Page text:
Omega-3 oils are highly sought after for their human health benefits such as cardiovascular protection and improved cognitive development and function. Originally sourced from fish, growing concerns with food security, fish stocks, and industrial fishing have led to increased interest in alternative sources of omega-3 oils. Using gene technology, the ability to produce omega-3 oils from lower plants was transferred into canola, by introducing seven transgenes, representing the most complex piece of metabolic engineering so far achieved in plants.
For genetically modified products, food/feed risk assessment involves evaluation of protein stability and plant expression levels. Protein digestibility is considered a determinant of potential allergenicity that has been traditionally measured using antibodies. Yet membrane proteins are extremely difficult to express in heterologous systems making raising antibodies impracticable. In this study a novel mass spectrometric approach was developed that enabled the investigation of the in vitro digestibility of the seven transmembrane proteins. The proteins and their peptide fragments were identified by high resolution LC-MS/MS and subsequently LC-MRM-MS was employed for specific peptide quantitation.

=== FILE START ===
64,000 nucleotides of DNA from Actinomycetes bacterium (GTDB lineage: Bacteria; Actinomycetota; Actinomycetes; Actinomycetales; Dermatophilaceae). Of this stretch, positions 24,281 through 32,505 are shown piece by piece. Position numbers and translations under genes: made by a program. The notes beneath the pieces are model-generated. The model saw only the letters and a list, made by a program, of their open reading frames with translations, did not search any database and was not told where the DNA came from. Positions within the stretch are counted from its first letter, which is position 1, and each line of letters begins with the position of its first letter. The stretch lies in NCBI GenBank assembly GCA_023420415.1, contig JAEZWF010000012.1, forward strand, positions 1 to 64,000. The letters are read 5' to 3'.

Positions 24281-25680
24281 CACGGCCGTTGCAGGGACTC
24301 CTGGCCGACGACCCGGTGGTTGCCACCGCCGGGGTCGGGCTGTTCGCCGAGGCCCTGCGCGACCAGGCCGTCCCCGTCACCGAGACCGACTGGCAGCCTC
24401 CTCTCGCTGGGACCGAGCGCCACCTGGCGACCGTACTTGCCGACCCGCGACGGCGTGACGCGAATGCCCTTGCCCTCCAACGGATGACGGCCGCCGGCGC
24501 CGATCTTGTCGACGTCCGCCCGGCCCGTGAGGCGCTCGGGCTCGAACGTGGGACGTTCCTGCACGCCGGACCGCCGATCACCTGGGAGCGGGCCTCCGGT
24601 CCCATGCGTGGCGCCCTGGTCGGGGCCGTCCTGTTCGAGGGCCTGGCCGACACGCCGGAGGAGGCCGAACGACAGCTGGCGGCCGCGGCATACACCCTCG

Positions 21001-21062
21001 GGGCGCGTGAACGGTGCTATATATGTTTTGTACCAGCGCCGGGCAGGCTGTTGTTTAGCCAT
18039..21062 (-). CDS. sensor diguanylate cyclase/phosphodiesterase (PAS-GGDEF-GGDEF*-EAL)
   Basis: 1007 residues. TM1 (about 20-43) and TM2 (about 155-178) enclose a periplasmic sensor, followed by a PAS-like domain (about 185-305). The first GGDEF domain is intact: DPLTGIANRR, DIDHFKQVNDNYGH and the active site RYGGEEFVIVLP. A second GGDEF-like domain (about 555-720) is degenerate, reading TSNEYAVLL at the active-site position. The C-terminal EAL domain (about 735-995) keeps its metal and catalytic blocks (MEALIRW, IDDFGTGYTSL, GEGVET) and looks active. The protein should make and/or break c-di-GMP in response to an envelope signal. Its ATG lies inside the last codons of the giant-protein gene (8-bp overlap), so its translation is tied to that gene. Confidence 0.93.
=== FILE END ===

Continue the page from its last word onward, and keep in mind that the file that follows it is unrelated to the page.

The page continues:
A two-stage digestion strategy involving simulated gastric fluid followed by trypsin enabled the measurement of protein digestibility in vitro. Tryptic peptide markers spanning the length of each desaturase protein were monitored and showed that all regions were readily degraded (>95% within 5 min) and highlighted regions of the elongase enzymes showing limited resistance to gastric digestion. Traditional gel-based and Western blotting analysis of ω3-desaturase and ∆6-elongase revealed rapid protein hydrolysis and no fragments (>3 kDa) remaining after 60 minutes, complementing the novel approach. The LC-MS approach was sensitive, selective and did not require the use of purified proteins and is widely applicable to food/feed and environmental safety assessment.
LC-MS innovations in food safety assessment have facilitated the deregulation of a sustainable plant resource capable of producing omega-3 oils.